Neon tetras are one of the most popular fish species in the freshwater aquarium hobby. They are generally peaceful and peaceful, making them great tank mates for other fish, invertebrates, and amphibians. Neon tetras also make good beginner fish because they are hardy and will not jump out of their tanks.
Now to the main question: can neon tetra live with betta fish? We are about to find out the answer in this article as well as the factors behind and instructions of how you can combine these two species in your aquarium.
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Can Neon Tetra Live With Betta Fish?
Yes, neon tetras can live with betta fish. However, there are some mutual incompatibilities between the two species that are rooted in the fact that neither requires water conditions suited for their physical and behavioral needs, so it’s likely these two can never coexist without a lot of effort from you. A safe yet together tank environment means modifying the pH balance, temperature to match your aquarium parameters, and other related factors depending on what type of freshwater community works best for you.
What Are the Compatibility Factors of Neon Tetras and Betta Fish?
Under these factors, succeeding in the cooperation of your betta and neon tetra will require an agreeable aquarium environment that lets both have a comfortable life.
Water conditions must be at neutral pH Level. Neon tetras are quite sensitive to sharp changes in water parameters (pH), so it starts from here.
Neon tetras don’t require warm water conditions but it helps them feel more comfortable in general as well as makes their living process easier to manage. Providing every invertebrate and algae-classed water will increase the chances of getting this species in aquariums with betta fish peacefully along since they’re more noticeable at lower temperatures than to a wild due to their unusual appearance.
Water quality must be maintained individually accordingly. Betta fish require soft, acidic waters that are ideally kept on unchanging temperature with slight variations (which is what happens naturally). This aspect shouldn’t be over-estimated, especially for live bearing species that need constant blending of eggs when breeding. When the water parameters in your tank aren’t taken into account during full cycling, chances are more ecological decay will occur with the ammonia and nitrite levels either rising, or you might end up purchasing an entire new tank to get rid of those damaging leftovers. Stability is important because these fish are delicate when it comes to water that may vary too much. Some species of the fish can be more sensitive to slightly increase temperatures such as making a bubble swimming surface for them, especially neon tetras, regularly boiling up and down at racy speeds could be potentially uncomfortable and you have to consider that.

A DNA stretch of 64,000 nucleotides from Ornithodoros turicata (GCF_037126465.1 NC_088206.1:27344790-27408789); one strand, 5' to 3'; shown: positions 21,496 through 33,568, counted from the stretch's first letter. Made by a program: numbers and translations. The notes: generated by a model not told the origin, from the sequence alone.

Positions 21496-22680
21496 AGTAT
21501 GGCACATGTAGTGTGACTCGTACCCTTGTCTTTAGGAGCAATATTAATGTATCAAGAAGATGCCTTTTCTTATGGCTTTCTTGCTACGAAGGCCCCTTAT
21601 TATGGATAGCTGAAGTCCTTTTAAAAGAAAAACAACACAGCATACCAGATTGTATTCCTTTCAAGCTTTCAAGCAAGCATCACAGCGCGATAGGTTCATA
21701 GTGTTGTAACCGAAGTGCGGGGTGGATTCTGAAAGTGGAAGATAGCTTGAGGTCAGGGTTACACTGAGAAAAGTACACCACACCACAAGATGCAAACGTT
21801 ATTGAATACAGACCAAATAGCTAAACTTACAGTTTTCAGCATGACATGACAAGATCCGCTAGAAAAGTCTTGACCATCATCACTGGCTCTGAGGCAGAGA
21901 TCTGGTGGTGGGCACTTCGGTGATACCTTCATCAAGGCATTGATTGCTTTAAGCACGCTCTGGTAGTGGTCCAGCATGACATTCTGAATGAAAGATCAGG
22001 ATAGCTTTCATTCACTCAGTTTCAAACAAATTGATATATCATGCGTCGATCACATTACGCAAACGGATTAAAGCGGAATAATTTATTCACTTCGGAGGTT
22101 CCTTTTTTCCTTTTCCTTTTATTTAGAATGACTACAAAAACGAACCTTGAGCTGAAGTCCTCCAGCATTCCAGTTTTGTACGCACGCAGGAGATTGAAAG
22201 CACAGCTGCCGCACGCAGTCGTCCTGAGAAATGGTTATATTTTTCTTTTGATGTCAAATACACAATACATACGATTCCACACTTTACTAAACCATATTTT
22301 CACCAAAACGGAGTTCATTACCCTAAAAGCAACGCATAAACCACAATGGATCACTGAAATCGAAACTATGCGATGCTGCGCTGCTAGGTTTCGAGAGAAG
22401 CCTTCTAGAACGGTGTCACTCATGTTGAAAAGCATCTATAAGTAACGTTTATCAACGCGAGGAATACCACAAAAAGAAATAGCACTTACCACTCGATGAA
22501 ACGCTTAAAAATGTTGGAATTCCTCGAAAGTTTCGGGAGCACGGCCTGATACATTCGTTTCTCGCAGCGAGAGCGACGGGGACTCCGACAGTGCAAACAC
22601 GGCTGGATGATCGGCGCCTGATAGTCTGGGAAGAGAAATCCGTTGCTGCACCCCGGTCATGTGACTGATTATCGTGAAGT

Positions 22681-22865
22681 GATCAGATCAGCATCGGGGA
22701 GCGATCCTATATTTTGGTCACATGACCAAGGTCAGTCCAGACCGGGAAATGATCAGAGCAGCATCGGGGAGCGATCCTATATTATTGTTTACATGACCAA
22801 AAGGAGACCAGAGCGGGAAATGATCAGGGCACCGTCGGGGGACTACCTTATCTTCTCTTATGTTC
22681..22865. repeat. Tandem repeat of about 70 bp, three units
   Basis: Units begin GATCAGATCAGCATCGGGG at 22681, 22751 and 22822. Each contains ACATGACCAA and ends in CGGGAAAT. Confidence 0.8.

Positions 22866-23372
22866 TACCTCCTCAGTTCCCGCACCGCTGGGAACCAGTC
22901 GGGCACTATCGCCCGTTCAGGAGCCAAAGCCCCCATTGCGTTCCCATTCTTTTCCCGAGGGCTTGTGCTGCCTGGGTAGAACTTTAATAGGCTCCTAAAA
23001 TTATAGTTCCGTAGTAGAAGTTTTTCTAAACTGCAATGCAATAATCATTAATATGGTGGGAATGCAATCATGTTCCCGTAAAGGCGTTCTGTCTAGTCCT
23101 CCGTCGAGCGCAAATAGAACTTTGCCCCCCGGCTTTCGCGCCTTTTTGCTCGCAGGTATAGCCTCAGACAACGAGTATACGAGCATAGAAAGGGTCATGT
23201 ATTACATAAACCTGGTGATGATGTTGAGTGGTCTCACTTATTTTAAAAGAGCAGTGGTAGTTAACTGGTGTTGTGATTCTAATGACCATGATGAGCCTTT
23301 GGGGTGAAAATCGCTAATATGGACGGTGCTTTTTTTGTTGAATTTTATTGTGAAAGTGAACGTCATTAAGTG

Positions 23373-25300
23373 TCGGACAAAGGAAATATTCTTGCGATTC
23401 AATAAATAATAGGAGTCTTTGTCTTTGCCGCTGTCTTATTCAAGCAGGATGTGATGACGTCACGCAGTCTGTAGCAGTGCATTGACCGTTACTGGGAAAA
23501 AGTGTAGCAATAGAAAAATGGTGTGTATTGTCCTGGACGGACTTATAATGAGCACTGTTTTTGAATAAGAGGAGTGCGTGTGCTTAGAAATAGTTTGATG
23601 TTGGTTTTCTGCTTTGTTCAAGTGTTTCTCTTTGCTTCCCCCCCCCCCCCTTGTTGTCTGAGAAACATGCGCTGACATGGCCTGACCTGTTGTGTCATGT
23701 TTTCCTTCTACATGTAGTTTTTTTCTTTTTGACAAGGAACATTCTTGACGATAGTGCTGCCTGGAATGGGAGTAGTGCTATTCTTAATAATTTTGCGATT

80 gallons of minimum aquarium capacity is suggested for neon tetras while 55 gallons for the betta fish. Tank sizes are highly individualized, but other common parameters being taken into consideration by a variety of aquarists with thriving success include the following:
Lighting is addressed as under water lighting in general – LEDs can be more ideal and preferred application such as fluorescent lights and hoods to filter out specific wavelengths supported by fascinating backgrounds. Neon tetras are easy and easier to maintain with regular zooplankton feedings, but their special needs aren’t limited so it’s hard to determine the ideal tank size that would fit yours.
Water hardness/pH is determined by a central reading and can be affected by the aquarist deciding to measure or use an acidic water conditioner for higher aggressive resistance whereas other processes are less obvious such as rainwater runoff, de-chlorination from chlorinated tap water. You’ll have to weigh all these factors up in order for you to find out what would work with your particular circumstances.